by Ken Goodman

Ken Goodman, LCSW, practices individual and group therapy in Los Angeles to help anxiety and OCD sufferers free themselves from debilitating fear. 

He is the producer of clinicalfellows.jpgThe Anxiety Solution Series: Your Guide to Overcoming Panic, Worry, Compulsions and Fear, a step-by-step self-help audio program. Visit his website. 


It’s easy to understand how a major car accident would cause someone to fear driving, but most driving phobia have nothing to do with accidents.

Here is a list of the top 5 driving fears:

1. Past negative experiences
Car accidents are the most common negative driving experience; and can be the most horrific, but there are others. Driving through a bad storm, being a victim of road rage, getting lost, or having a panic attack can all be traumatic. You may replay the experience in your mind and worry it will happen again. The repetitive thoughts and fears may then cause the person to avoid driving, only making the anxiety worse.

2. Driving outside of one’s comfort zone… alone
For some driving phobics, driving to a familiar location is no big deal. But give them directions to a new location, near or far, and their anxiety goes through the sunroof.

What if I get lost? What if my car runs out of gas? What if my cell phone gets no reception? What if I can’t find a parking spot?

It is not just the fear that something bad will happen, it is the fear that something bad will happen in an unfamiliar place, far from home, and no know will be there to help.

3. Fear of having symptoms of anxiety and being trapped
Being stuck in traffic is an irritant no one likes, but if you have a fear of panic attacks traffic can be a terrifying experience. People with a history of panic attacks tend to avoid situations where they can’t get out quickly, including freeways and left turn lanes.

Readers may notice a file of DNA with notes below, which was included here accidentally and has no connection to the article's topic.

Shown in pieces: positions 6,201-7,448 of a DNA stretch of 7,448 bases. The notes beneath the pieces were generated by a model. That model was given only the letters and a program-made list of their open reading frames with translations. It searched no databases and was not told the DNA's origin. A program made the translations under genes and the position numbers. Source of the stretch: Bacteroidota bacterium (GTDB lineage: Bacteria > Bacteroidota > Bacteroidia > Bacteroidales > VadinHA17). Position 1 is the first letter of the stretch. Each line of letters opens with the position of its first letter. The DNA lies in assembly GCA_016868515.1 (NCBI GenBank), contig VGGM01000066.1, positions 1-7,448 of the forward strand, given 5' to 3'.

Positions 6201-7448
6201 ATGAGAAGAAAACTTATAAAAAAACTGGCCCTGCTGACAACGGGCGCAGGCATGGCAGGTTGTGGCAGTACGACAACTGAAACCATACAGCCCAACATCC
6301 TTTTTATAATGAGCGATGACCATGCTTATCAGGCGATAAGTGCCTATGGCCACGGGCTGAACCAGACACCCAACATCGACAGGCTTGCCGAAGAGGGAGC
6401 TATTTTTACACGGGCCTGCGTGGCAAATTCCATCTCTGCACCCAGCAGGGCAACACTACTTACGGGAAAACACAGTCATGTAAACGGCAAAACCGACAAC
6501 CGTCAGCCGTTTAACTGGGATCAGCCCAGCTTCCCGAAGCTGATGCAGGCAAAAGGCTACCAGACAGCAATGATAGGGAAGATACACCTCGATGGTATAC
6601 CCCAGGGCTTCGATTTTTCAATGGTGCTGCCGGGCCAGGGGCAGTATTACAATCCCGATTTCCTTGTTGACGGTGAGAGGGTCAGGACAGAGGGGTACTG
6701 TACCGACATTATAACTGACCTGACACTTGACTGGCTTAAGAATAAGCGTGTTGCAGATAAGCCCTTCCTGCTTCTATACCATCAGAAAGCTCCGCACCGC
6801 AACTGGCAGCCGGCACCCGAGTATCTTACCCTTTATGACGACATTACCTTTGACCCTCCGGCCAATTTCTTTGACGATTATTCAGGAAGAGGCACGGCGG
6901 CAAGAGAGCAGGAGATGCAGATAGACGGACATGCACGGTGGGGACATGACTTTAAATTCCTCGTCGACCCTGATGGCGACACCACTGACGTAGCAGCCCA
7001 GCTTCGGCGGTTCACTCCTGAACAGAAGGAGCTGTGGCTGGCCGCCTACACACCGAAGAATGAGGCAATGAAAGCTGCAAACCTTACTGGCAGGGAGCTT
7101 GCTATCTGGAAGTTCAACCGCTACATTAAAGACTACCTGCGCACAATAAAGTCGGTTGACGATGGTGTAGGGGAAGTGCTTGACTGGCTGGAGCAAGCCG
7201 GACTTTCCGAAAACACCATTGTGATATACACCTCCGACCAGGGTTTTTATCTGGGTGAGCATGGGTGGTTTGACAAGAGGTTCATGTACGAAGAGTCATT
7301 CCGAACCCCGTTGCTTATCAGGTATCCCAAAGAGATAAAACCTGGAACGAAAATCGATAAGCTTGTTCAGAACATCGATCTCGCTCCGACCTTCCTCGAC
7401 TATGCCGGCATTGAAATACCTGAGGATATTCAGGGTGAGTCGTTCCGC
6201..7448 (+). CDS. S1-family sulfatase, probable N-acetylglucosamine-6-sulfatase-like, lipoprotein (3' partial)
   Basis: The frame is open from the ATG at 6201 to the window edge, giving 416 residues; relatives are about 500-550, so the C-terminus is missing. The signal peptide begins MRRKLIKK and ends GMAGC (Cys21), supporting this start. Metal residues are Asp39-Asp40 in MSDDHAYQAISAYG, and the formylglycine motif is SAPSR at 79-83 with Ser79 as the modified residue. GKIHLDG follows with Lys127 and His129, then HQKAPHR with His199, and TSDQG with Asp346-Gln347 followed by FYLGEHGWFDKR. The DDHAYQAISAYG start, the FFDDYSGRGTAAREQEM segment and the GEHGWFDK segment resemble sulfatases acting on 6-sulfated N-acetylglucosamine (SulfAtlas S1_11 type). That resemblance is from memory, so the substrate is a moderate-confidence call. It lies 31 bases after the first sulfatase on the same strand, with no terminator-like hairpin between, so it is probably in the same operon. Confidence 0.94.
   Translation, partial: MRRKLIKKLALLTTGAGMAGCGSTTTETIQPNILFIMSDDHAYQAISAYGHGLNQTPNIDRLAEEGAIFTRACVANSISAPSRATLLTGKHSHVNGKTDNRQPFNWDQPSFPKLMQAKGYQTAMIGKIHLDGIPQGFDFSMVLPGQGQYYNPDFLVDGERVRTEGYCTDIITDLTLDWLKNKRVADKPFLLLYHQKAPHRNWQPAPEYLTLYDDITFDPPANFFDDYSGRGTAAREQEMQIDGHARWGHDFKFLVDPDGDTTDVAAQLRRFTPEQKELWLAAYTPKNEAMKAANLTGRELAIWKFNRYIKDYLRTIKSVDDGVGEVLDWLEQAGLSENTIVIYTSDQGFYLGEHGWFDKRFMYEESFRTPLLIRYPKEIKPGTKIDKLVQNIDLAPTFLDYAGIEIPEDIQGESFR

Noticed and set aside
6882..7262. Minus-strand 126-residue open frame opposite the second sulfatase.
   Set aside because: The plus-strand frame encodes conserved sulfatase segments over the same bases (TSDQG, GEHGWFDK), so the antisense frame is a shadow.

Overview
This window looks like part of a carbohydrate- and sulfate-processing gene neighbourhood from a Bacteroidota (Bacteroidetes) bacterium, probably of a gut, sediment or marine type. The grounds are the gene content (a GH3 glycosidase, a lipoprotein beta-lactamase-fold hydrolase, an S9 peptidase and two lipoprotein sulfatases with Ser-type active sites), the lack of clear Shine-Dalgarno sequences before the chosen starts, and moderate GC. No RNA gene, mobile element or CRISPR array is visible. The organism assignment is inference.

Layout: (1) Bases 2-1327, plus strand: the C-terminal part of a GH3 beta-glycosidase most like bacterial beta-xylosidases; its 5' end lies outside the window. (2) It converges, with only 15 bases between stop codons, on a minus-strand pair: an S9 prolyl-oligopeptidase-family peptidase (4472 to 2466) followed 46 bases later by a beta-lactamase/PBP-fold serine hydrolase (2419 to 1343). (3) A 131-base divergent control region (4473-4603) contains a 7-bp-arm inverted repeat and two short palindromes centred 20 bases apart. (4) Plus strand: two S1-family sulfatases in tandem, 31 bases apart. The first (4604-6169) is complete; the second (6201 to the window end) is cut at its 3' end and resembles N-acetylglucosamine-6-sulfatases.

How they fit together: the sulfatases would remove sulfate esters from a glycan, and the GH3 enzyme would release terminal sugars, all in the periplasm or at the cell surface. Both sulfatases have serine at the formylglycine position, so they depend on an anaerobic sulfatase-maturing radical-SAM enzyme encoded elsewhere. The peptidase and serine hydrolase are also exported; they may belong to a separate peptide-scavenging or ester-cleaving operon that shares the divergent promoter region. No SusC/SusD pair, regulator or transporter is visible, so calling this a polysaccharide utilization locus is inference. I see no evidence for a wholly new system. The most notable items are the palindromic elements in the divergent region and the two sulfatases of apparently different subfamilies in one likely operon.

What if I’m stuck traffic and have a panic attack!

Anxiety targets certain organs in the body. While some may experience racing heart and difficulty breathing, others experience diarrhea, lightheadedness or nausea. The mere thought of having these symptoms and being stuck in traffic, results in more anxiety and more avoidance.

4. Fear of going too fast and losing control
Feeling the wrath of other drivers for going too slow on the highway, there is pressure to accelerate, but your mind and body won’t let you. Clinching the steering wheel for dear life, your heart races and your body sweats.

The out of control physical symptoms of anxiety make it impossible to trust yourself to drive safely.

The fear of losing control and swerving into another lane is enough to make you drive on surface streets even if takes longer to arrive at your destination.

5. Fear of Fatalities
The basis of all anxiety is an exaggeration of danger and an underestimation of one’s ability. Fearful drivers might not trust their own ability or lack faith in other’s. Either way, they imagine the worst repeatedly. The active imagination of the driving phobic can result in the most gruesome car crashes… in their mind. You don’t have to be a victim of a previous car accident to imagine being in one.

Getting Past the Anxiety

Conquering the fear of driving IS possible but it usually requires help. The gold standard for treatment of any anxiety disorder is Cognitive Behavioral Therapy (CBT).

The first step is to identify your specific fear from the list above.